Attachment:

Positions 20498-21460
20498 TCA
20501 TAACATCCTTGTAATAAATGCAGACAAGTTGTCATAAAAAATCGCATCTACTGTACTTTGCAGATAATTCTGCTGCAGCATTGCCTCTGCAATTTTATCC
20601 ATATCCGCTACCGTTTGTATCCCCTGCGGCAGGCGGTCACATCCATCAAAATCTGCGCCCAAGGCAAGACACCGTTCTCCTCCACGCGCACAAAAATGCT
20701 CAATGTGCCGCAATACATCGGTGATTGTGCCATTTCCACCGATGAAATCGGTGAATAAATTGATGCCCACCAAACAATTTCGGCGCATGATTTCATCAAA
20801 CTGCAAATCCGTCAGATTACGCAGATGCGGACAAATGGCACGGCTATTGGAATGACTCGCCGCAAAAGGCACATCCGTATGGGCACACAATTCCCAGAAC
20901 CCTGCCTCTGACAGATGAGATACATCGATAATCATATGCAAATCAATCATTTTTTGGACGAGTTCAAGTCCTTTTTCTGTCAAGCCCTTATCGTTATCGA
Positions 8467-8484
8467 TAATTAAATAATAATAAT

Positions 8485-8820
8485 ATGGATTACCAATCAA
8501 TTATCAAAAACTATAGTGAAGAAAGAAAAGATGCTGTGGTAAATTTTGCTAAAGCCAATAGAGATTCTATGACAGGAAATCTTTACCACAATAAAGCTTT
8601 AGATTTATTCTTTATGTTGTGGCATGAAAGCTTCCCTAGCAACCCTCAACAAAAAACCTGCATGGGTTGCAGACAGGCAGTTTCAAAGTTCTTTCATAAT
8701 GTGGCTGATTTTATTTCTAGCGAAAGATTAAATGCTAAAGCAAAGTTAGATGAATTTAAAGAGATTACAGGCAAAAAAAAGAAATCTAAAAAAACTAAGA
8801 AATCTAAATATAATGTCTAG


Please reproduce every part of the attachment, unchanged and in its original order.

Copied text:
Positions 20498-21460
20498 TCA
20501 TAACATCCTTGTAATAAATGCAGACAAGTTGTCATAAAAAATCGCATCTACTGTACTTTGCAGATAATTCTGCTGCAGCATTGCCTCTGCAATTTTATCC
20601 ATATCCGCTACCGTTTGTATCCCCTGCGGCAGGCGGTCACATCCATCAAAATCTGCGCCCAAGGCAAGACACCGTTCTCCTCCACGCGCACAAAAATGCT
20701 CAATGTGCCGCAATACATCGGTGATTGTGCCATTTCCACCGATGAAATCGGTGAATAAATTGATGCCCACCAAACAATTTCGGCGCATGATTTCATCAAA
20801 CTGCAAATCCGTCAGATTACGCAGATGCGGACAAATGGCACGGCTATTGGAATGACTCGCCGCAAAAGGCACATCCGTATGGGCACACAATTCCCAGAAC
20901 CCTGCCTCTGACAGATGAGATACATCGATAATCATATGCAAATCAATCATTTTTTGGACGAGTTCAAGTCCTTTTTCTGTCAAGCCCTTATCGTTATCGA
Positions 8467-8484
8467 TAATTAAATAATAATAAT

Positions 8485-8820
8485 ATGGATTACCAATCAA
8501 TTATCAAAAACTATAGTGAAGAAAGAAAAGATGCTGTGGTAAATTTTGCTAAAGCCAATAGAGATTCTATGACAGGAAATCTTTACCACAATAAAGCTTT
8601 AGATTTATTCTTTATGTTGTGGCATGAAAGCTTCCCTAGCAACCCTCAACAAAAAACCTGCATGGGTTGCAGACAGGCAGTTTCAAAGTTCTTTCATAAT
8701 GTGGCTGATTTTATTTCTAGCGAAAGATTAAATGCTAAAGCAAAGTTAGATGAATTTAAAGAGATTACAGGCAAAAAAAAGAAATCTAAAAAAACTAAGA
8801 AATCTAAATATAATGTCTAG